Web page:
Theater & acting
Drama teaching background
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Core philosophy for teaching acting to children
For all ages, good acting is good communication: it requires good reacting—listening carefully to what someone is saying, engaging with the person, and responding honestly. Acting classes for children are about more than acting: sound acting interplays basic principles of being a constructive member of society with feeling personally competent and fulfilled. Role-playing—trying out different personae—and expressing their own feelings in the relatively safe setting of fictional presentation helps free children from inhibition. Theater games—improvisational exercises and scenes—are particularly valuable for developing such skills, including:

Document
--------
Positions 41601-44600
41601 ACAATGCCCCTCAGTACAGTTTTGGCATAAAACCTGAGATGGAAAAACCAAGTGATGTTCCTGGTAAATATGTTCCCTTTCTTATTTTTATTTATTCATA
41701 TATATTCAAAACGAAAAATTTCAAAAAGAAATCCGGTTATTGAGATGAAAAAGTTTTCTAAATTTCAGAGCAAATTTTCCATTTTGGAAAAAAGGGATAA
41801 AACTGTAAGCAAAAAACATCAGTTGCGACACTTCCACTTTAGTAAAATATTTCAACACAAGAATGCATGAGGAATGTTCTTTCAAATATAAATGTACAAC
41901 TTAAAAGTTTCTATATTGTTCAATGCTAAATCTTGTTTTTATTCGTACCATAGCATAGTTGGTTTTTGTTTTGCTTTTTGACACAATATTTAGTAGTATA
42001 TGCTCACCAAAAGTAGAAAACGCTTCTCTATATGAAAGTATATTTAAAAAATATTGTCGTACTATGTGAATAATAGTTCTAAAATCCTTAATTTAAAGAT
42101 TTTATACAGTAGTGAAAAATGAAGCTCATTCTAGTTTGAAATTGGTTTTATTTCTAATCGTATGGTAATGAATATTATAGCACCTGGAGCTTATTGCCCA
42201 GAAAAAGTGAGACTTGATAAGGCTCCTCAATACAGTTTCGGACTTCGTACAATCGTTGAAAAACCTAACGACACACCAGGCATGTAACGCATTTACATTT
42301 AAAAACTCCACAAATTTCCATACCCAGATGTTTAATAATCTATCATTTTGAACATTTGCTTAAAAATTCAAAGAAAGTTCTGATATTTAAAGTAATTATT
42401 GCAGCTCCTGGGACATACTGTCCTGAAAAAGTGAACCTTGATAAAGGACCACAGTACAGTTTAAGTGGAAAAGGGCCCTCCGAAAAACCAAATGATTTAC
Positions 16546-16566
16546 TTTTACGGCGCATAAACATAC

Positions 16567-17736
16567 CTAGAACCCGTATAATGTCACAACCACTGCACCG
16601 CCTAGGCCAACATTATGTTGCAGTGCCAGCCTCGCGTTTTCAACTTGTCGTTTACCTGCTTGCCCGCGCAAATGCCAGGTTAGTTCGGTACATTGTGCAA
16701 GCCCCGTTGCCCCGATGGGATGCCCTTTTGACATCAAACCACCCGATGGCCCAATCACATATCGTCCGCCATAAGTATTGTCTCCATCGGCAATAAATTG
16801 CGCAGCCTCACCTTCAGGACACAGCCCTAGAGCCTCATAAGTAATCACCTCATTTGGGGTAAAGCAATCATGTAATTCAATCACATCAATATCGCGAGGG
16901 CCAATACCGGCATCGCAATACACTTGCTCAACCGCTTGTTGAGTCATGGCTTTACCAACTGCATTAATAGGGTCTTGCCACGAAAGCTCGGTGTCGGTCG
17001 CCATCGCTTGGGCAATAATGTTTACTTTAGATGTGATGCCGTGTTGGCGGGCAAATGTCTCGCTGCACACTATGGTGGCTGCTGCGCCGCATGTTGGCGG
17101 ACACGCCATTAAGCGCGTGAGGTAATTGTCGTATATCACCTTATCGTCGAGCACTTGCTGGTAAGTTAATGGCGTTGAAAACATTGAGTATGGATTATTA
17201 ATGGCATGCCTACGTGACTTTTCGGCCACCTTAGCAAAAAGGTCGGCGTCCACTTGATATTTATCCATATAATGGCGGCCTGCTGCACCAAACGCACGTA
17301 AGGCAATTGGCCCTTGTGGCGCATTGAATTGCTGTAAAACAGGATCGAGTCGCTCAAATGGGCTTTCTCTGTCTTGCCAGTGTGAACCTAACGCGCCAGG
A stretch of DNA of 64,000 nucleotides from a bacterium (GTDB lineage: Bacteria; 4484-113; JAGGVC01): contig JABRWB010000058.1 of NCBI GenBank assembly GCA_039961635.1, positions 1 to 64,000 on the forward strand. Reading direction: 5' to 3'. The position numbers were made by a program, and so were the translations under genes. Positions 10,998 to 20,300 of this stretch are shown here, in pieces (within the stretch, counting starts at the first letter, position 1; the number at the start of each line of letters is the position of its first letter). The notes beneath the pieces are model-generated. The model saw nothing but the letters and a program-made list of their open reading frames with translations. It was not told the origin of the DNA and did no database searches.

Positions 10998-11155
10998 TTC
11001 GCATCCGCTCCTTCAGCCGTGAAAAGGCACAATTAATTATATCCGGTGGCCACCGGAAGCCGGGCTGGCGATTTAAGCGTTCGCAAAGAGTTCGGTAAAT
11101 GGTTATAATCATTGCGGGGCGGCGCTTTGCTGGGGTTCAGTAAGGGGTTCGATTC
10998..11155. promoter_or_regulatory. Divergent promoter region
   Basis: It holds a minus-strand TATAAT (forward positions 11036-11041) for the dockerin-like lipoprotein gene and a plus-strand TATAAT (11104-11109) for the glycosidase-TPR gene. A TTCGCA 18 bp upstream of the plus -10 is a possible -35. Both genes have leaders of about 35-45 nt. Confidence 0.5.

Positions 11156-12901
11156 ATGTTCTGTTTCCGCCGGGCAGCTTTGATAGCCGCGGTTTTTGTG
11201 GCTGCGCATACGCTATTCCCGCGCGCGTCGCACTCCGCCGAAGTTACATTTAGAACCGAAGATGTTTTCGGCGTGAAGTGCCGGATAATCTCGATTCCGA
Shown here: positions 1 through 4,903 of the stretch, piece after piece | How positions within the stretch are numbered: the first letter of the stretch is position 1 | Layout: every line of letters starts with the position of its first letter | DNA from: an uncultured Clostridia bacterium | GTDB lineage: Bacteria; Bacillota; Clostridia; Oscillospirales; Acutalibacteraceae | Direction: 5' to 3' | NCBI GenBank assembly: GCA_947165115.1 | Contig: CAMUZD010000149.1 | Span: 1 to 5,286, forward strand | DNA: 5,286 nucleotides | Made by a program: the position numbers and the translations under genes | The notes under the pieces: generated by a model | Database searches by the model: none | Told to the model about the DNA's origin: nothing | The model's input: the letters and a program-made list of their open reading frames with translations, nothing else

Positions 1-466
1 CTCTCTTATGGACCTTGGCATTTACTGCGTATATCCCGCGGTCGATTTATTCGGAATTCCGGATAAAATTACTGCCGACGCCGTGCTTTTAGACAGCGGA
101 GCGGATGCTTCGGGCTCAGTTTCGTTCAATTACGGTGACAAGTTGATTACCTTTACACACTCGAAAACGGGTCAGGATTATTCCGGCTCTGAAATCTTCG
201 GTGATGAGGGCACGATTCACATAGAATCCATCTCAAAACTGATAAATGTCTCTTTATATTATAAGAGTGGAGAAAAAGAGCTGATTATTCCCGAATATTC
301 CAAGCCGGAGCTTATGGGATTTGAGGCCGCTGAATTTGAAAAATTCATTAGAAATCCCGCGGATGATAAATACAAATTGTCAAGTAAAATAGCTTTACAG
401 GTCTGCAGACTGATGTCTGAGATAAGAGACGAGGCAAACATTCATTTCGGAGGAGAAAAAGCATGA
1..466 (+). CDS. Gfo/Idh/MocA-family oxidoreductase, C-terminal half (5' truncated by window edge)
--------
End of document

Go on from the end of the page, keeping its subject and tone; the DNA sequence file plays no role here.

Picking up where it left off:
The classroom should be a safe place to take risks. In a tone of non-judgmental collaboration—that we’re in this together and want to be effective in what we do—a group leader can discuss what worked and didn’t work in a particular exercise. “Mistakes” become part of the process of getting better. And praise, when it occurs (and it should occur with each achievement) can be experienced as genuine.